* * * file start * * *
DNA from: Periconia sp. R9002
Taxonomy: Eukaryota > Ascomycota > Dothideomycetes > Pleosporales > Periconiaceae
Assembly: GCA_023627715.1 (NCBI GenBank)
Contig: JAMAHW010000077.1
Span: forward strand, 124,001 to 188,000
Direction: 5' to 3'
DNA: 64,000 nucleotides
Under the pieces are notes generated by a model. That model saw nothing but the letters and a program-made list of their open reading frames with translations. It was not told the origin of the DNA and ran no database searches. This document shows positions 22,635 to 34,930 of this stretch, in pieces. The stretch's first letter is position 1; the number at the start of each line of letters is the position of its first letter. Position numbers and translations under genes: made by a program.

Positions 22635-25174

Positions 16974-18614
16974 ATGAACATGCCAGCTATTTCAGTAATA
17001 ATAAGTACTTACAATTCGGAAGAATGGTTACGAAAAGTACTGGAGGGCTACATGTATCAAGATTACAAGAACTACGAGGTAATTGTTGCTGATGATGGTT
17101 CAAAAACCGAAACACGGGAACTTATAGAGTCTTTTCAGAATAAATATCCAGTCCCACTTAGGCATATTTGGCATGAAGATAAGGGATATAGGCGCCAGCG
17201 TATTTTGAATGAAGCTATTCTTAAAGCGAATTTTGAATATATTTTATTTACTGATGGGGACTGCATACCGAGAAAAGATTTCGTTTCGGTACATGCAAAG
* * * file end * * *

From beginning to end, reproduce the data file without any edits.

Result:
DNA from: Periconia sp. R9002
Taxonomy: Eukaryota > Ascomycota > Dothideomycetes > Pleosporales > Periconiaceae
Assembly: GCA_023627715.1 (NCBI GenBank)
Contig: JAMAHW010000077.1
Span: forward strand, 124,001 to 188,000
Direction: 5' to 3'
DNA: 64,000 nucleotides
Under the pieces are notes generated by a model. That model saw nothing but the letters and a program-made list of their open reading frames with translations. It was not told the origin of the DNA and ran no database searches. This document shows positions 22,635 to 34,930 of this stretch, in pieces. The stretch's first letter is position 1; the number at the start of each line of letters is the position of its first letter. Position numbers and translations under genes: made by a program.

Positions 22635-25174

Positions 16974-18614
16974 ATGAACATGCCAGCTATTTCAGTAATA
17001 ATAAGTACTTACAATTCGGAAGAATGGTTACGAAAAGTACTGGAGGGCTACATGTATCAAGATTACAAGAACTACGAGGTAATTGTTGCTGATGATGGTT
17101 CAAAAACCGAAACACGGGAACTTATAGAGTCTTTTCAGAATAAATATCCAGTCCCACTTAGGCATATTTGGCATGAAGATAAGGGATATAGGCGCCAGCG
17201 TATTTTGAATGAAGCTATTCTTAAAGCGAATTTTGAATATATTTTATTTACTGATGGGGACTGCATACCGAGAAAAGATTTCGTTTCGGTACATGCAAAG